Deciding to add the word ‘no’ to your toolbox is no small thing. Perhaps you already say ‘no’ but not as much as you would like. Maybe you have an instinct that if you were to learn the art of ‘no’ that you could finally create more time for things you care about. But let’s be honest, using the word ‘no’ doesn’t come easily for many people.

The 3 Rules of Thumbs for Saying No

1. You Need to Get Out of Your Comfort Zone

Let’s face it. It is hard to say no. Setting boundaries around your time especially you haven’t done it much in the past will feel awkward.

2. You Are the Air Traffic Controller of Your Time

Remember that you are the only one who understands the demands for your time. Think about it, who else knows about all of the demands on your time? No one. Only you are at the center of all of these requests. are the only one that understands what time you really have.

3. Saying ‘No’ Means Saying ‘Yes’ to Something That Matters

When we decide not to do something, it means we can say yes to something else. You have a unique opportunity to decide how you spend your precious time.

6 Ways to Start Saying No

Incorporating that little word ‘no’ into your life can be transformational. Turning some things down will mean you can open doors to what really matters. Here are some essential tips to learn the art of no:

1. Check in With Your Obligation Meter

One of the biggest challenges to saying ‘no’ is a feeling of obligation. Do you feel you have a responsibility to say yes and worry that saying no reflect poorly on you?

Ask yourself whether you truly have the duty to say yes. Check your assumptions or beliefs about whether you carry the responsibility to say yes. Turn it around and instead ask what duty you owe to yourself.

2. Resist the Fear of Missing out (FOMO)

Do you have a fear of missing out (FOMO)? FOMO can follow us around in so many ways. At work, we volunteer our time because we fear we won’t move ahead. In our personal lives, we agree to join the crowd because FOMO even while we ourselves aren’t enjoying the fun.

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Check in with yourself. Are you saying yes because of FOMO or because you really want to say yes? More often than not, running after fear doesn’t make us feel better.

3. Check Your Assumptions About What It Means to Say ‘No’

Do you dread the reaction you will get if you say no? Often, we say ‘yes’ because we worry about how others will respond or the consequences of saying no or because of the consequences. We may be afraid to disappoint others or think we will lose respect from others. We often forget how much we are disappointing ourselves along the way.

Keep in mind that saying ‘no’ can be exactly what is needed to send the right message that you have limited time. In the tips below, you will see how to communicate your no in a gentle and loving way. You might disappoint someone initially but drawing a boundary can bring you the freedom you need so that you can give freely of yourself when you truly want to.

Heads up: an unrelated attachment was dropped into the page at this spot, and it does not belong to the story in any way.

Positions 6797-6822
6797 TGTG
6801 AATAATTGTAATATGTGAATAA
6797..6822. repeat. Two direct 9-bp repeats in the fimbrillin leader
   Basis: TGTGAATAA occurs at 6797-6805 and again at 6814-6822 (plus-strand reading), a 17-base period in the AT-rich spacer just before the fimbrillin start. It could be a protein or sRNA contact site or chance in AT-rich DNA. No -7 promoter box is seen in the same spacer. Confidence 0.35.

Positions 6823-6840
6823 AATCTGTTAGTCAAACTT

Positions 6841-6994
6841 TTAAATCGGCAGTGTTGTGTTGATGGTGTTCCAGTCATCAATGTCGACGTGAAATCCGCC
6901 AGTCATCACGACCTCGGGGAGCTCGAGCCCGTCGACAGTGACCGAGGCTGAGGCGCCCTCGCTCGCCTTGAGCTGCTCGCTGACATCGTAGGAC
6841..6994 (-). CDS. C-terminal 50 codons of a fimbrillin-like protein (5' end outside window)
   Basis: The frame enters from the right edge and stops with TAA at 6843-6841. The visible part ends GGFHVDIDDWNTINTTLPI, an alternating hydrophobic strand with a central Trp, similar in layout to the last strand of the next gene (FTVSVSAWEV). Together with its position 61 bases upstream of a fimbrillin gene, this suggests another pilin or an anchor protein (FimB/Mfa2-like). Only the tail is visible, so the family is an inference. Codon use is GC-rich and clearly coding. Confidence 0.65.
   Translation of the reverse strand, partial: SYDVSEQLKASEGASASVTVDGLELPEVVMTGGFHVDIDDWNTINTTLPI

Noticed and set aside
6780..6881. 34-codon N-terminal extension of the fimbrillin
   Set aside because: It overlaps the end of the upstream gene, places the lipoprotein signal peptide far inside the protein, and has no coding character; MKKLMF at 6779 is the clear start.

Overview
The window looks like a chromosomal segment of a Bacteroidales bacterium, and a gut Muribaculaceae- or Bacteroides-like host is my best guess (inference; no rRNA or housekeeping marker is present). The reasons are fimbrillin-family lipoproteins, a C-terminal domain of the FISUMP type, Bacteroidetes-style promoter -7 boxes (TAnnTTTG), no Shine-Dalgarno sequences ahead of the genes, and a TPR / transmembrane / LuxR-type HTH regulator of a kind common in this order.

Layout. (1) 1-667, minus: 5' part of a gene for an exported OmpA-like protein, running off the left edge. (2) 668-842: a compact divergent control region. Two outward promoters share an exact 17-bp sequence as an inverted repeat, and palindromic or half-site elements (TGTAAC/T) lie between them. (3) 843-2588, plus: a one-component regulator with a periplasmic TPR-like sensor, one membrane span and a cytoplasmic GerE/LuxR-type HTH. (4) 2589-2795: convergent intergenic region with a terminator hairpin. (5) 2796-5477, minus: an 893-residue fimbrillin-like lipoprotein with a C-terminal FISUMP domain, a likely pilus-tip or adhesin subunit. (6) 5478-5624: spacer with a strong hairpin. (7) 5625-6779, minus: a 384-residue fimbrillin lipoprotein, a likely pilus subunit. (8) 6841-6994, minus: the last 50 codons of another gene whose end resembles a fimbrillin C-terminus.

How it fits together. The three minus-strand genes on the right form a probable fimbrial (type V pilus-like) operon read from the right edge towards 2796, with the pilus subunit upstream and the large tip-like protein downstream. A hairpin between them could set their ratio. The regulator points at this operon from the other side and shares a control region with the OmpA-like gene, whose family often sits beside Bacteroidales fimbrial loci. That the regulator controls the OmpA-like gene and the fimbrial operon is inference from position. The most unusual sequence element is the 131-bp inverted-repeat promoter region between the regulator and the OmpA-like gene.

4. When the Request Comes In, Sit on It

Sometimes, when we are in the moment, we instinctively agree. The request might make sense at first. Or we typically have said yes to this request in the past.

Give yourself a little time to reflect on whether you really have the time, or can do the task properly. You may decide the best option is to say ‘no.’ There is no harm in giving yourself the time to decide.

5. Communicate Your ‘No’ with Transparency and Kindness

When you are ready to tell someone no, communicate your decision clearly. The message can be open and honest to ensure the recipient that your reasons have to do with your limited time.

Resist the temptation not to respond or communicate all. But do not feel obligated to provide a lengthy account about why you are saying no.

A clear communication with a short explanation is all that is needed. I have found it useful to tell people that I have many demands and need to be careful with how I allocate my time. I will sometimes say I really appreciate that they came to me and for them to check in again if the opportunity arises another time.

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6. Consider How to Use a Modified ‘No’

If you are under pressure to say yes but want to say no, you may want to consider downgrading a “yes” to a “yes but…” giving you an opportunity to condition your agreement to what works best for you.

Sometimes, the condition can be to do the task but not in the time frame that was originally requested. Or perhaps you can do part of what has been asked.

Final Thoughts

Beginning right now, you can change how you respond to requests for your time. When the request comes in, take yourself off autopilot where you might normally say yes.

Use the request as a fresh request to draw a healthy boundary around your time. Pay particular attention to when you place certain demands on yourself. If you are the one placing the demand on yourself, try to evaluate the demand as if it were coming from somewhere else.

Try it now. Say no to a friend who continues to take advantage of your goodwill. Or, draw the line with a workaholic colleague and tell them you will complete the project but not by working all weekend. Or, tell someone in your family you can’t loan them money again because they never paid you back the last time. You’ll find yourself much happier.

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Featured photo credit: Chris Ainsworth via unsplash.com